Before West London Zone

Karim was first identified for the West London Zone programme aged 8 following teachers’ concerns about his behaviour and low academic achievement. He was often absent, significantly behind his peers and was spending a lot of time out of class for behavioural reasons.

Struggling with a family tragedy and having to move house frequently due to housing issues, Karim had low self-confidence and found it difficult to manage his emotions. His Strengths and Difficulties Questionnaire score, a wellbeing measurement tool, put Karim in the ‘at risk’ category. He was easily distracted and struggled to concentrate on school work. It was felt that support from WLZ and our partners could offer the guidance and consistency Karim needed, helping him to stabilise his emotions and set the foundations for a bright future.

Karim’s WLZ journey

Recognising Karim’s low emotional wellbeing and his struggles with peer relationships his Link Worker organised for his first specialist partner support to be 1:1 sessions with Place2Be, a counselling service for children and young people. Although Karim initially didn’t enjoy his sessions, his Link Worker provided a feedback link between the partner support and Karim’s parents to ensure he was encouraged and motivated to continue. Wth this encouragement, he attended therapy sessions for a year and really benefited from the consistent support he received.

Karim’s Link Worker also organised a range of other partner support to help him grow his confidence and build skills. He attended literacy tuition sessions in small groups with WLZ partners Real Action, 1:1 reading support twice weekly with Beanstalk and Maths tuition with Team Up. These partners really helped Karim’s overall academic confidence and ability.

After the WLZ Programme

By the end of his second year, Karim was more confident and had better tools for managing his behaviour and emotions. His improvements were reflected in his Strengths and Difficulties Questionnaire score, which measured him as no longer ‘at risk’. The area of this test which showed the most dramatic shift was emotional wellbeing – the aspect his teachers and family had been most concerned about previously.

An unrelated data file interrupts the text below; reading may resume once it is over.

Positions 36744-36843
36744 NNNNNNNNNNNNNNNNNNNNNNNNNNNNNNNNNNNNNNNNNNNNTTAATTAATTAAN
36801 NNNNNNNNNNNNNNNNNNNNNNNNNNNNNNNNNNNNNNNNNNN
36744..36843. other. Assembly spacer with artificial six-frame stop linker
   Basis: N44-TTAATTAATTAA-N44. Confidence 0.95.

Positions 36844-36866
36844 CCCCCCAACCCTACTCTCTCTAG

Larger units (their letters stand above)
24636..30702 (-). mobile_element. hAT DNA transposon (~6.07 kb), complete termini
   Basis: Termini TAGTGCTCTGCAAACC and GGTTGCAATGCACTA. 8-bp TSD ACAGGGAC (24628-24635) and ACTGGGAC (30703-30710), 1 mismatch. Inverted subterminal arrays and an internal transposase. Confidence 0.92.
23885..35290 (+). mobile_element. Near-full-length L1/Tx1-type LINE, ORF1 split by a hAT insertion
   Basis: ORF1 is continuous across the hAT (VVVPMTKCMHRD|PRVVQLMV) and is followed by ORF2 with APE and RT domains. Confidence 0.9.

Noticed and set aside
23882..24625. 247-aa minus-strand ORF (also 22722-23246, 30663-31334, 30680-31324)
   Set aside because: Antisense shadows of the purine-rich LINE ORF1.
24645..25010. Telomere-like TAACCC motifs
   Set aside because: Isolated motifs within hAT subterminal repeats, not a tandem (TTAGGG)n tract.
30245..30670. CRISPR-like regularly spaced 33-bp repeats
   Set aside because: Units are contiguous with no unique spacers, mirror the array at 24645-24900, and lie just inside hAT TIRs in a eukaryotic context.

His improved confidence and wellbeing also had a big impact on Karim’s progress at school. His attendance rose from 92% to 96%, placing him within the expected levels and his behaviour in class showed a marked change. Karim’s literacy levels also rose by 9%, putting him in a much stronger position to make the transition to secondary school. 

Karim’s Vice Principal sent an update in March 2020 capturing the change in Karim:

Karim has transformed.  He is closer to working at age related expectations now and he has had no further behaviour issues.  Karim is able to emotionally regulate himself and has built a really good friendship support network around himself – he is a model student within the school.

While Karim has completed his 2-year WLZ programme, his younger sister recently enrolled on the programme and is being supported by an Early Years Link Worker.  She is continuing to work closely with the family, providing practical support around housing issues and emotional support for their mother, as well as for the children. The family’s Link Worker also checked in with them regularly during lockdown, ensuring that they had vital learning resources while schools were closed.

"Karim has transformed. he is closer to working at age related expectations now and he has no further behaviour issues. Karim is able to emotionally regulate himself and has built a really good friendship network around himself- he is a model student within the school."            

Vice Principle

together, every child and young person can flourish.